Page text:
A DUTCH REFORMER
"Erasmus laid the egg and Luther hatched it."
—Old Monks of the Reformation.
 THE Netherlands now became absorbed in the greater kingdom of Charles V., who ruled over the largest empire since
the days of Charlemagne. He was the grandson of that Ferdinand and Isabella of Spain who had driven the Moors
and sent Columbus on his great voyage to the New World. From his father he inherited the Netherlands, and in
the year 1519 he was elected Emperor over the heads of the Kings of France and England, both claimants for the
high position. His reign was full of importance, not only for the Netherlands, but for the whole world; for a
wonderful change was passing over Europe—that great Renaissance,
at which we have already glanced for a moment. The new learning was spreading rapidly now, and the great empire
of this Charles V. was not behind-hand to adopt it. Indeed Holland was to produce one of the greatest scholars
of the age in Erasmus, the forerunner of Martin Luther, the famous German Reformer.
"I have given up my whole soul to Greek learning," said this man in the early days of his
 enthusiasm, "and as soon as I get any money I shall buy Greek books, and then I shall buy some clothes."
Erasmus was born at Rotterdam, one of the famous towns of the Netherlands at this time, in the year 1467, seven
years after the death of the sailor Prince of Portugal.
He was a bright little boy with flaxen hair, grey-blue eyes, and with the voice of an angel.
"This little fellow will come to something by-and-by," said a famous scholar, patting the boy's flaxen head;
for he had been struck with the ability of Erasmus as he inspected the school where he was learning. The boy
had a passion for study. He devoured any book he could get hold of. He was always at work, writing poetry or
essays; always thinking and pondering, though full of life and brightness. But monastery life was distasteful to
him, and at the age of twenty he was glad to escape to Paris, still wearing his monk's dress, to continue his
studies. He yearned to go to Italy, the centre of the new learning; to mix with the great Greek scholars; to
breathe in the new life, which had not as yet taken root in his own country. But money was not forthcoming for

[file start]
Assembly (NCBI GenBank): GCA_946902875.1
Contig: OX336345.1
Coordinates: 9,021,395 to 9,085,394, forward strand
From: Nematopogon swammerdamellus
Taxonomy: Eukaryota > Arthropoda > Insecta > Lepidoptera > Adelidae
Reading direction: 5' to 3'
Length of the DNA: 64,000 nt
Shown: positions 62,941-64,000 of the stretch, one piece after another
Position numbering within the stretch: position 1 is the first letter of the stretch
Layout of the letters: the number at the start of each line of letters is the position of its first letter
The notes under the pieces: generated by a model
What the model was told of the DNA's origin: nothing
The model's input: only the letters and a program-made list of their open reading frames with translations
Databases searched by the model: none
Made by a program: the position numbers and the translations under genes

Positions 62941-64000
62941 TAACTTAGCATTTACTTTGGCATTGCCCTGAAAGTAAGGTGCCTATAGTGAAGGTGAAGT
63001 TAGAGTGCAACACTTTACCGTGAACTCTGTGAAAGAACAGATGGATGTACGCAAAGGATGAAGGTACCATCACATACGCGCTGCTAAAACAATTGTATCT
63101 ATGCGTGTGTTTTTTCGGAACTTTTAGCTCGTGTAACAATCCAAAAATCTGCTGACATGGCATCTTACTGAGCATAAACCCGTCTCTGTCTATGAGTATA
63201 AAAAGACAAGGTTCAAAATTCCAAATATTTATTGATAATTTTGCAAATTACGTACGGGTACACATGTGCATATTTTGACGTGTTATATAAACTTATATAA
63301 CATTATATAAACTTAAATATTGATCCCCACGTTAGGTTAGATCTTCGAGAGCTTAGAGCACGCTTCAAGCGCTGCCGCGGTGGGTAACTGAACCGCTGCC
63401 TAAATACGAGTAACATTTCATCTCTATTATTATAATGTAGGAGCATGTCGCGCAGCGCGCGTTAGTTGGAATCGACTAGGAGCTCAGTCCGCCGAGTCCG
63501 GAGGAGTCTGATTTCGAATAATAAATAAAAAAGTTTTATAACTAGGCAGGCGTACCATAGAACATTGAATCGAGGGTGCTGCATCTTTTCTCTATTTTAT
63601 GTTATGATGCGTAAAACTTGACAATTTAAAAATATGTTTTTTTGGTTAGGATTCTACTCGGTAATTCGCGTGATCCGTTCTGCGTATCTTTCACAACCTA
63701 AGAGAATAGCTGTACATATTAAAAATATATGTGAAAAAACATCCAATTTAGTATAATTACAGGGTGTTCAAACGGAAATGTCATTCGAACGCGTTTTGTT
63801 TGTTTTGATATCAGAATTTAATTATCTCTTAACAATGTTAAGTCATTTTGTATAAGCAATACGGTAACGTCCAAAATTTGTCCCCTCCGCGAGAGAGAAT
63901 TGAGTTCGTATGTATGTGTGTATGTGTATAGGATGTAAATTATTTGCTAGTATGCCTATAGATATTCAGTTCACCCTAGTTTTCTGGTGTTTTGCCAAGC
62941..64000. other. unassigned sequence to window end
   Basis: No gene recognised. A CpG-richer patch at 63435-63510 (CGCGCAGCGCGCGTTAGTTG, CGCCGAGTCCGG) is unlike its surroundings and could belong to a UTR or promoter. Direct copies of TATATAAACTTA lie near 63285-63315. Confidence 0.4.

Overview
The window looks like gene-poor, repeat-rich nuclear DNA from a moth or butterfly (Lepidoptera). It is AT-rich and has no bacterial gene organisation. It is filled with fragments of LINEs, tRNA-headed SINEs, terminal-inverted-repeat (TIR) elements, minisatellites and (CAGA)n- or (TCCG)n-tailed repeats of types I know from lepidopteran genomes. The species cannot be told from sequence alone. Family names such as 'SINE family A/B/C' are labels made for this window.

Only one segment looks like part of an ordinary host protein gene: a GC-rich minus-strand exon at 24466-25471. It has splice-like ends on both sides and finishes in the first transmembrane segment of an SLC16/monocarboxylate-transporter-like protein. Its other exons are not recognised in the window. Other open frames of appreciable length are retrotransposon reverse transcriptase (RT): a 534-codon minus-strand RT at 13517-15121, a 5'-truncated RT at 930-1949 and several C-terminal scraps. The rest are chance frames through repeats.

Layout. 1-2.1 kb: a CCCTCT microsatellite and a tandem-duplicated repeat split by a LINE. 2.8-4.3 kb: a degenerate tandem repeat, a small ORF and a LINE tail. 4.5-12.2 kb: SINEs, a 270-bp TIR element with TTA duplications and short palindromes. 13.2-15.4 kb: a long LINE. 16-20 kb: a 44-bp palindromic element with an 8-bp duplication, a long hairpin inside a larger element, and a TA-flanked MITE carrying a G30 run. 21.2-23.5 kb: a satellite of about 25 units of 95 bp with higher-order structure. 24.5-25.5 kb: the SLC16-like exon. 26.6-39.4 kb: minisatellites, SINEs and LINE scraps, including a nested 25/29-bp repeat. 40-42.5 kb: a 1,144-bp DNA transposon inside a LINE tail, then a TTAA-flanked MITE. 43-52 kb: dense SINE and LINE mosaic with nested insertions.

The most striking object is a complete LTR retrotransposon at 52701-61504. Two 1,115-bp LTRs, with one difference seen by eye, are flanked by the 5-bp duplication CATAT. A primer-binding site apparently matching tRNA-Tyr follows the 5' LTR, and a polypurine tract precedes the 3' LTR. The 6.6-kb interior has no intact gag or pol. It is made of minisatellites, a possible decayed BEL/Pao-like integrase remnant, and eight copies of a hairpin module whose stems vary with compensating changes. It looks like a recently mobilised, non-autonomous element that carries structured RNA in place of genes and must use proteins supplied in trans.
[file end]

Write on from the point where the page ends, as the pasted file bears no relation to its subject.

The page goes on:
this, and he made his way to England, where the new learning had been well received.
"I have found in Oxford," he soon wrote, "so
 much polish and learning that now I hardly care about going to Italy at all. When I listen to my friend Colet,
it seems like listening to Plato himself."
Amid a little group of English scholars Erasmus found the sympathy he needed. Still he worked on at Greek
translations, and wrote a new grammar-book for the little scholars under the new learning. Moreover, he gained
some repute by writing a song of triumph over the old world of darkness and ignorance, which was to vanish away
before the light and knowledge of the new era.
But more than this. He had studied his Bible very deeply and carefully, specially the New Testament and the
writings of the early Fathers. He was greatly struck with the difference between the teaching of Christ by His
disciples in the old days of long ago, and the distorted version of Christianity now taught by the priests,
monks, and clergy of Europe. The people knew only what they were taught by the priests. Copies of the Bible
were rare, shut up in convent libraries, and read only by the few. Erasmus saw that before any reform could
take place the Bible must be in the hands of all, rich and poor alike.
"I wish that even the weakest woman might read the Gospels and the Epistles of St Paul," he says as he works
during the long hours at his translation and notes. "I long for the day when the husbandman shall sing portions
of them to
 himself as he follows the plough, when the weaver shall hum them to the tune of his shuttle, when the
travellers shall while away with their stories the weariness of the journey."
Since his boyhood printing-presses had been established everywhere. At last his work was finished, text and
translation printed, and the wonderful story of Christ, His disciples and His teaching, was revealed to an
astonished world in all its beautiful simplicity.
"A single candle shone far in the universal darkness."
The New Testament of Erasmus became the topic of the day; every household eagerly purchased a copy; it was read
and discussed with alternate fear and joy. A new era was dawning. Erasmus had sown the seeds of that more
far-reaching movement which Martin Luther was to finish. He had prepared the way; but a greater than he was
needed to stand up boldly, with the eyes of Europe on him, to denounce the abuses that had crept into the
Christian teaching, and to show mankind the Christ of the New Testament.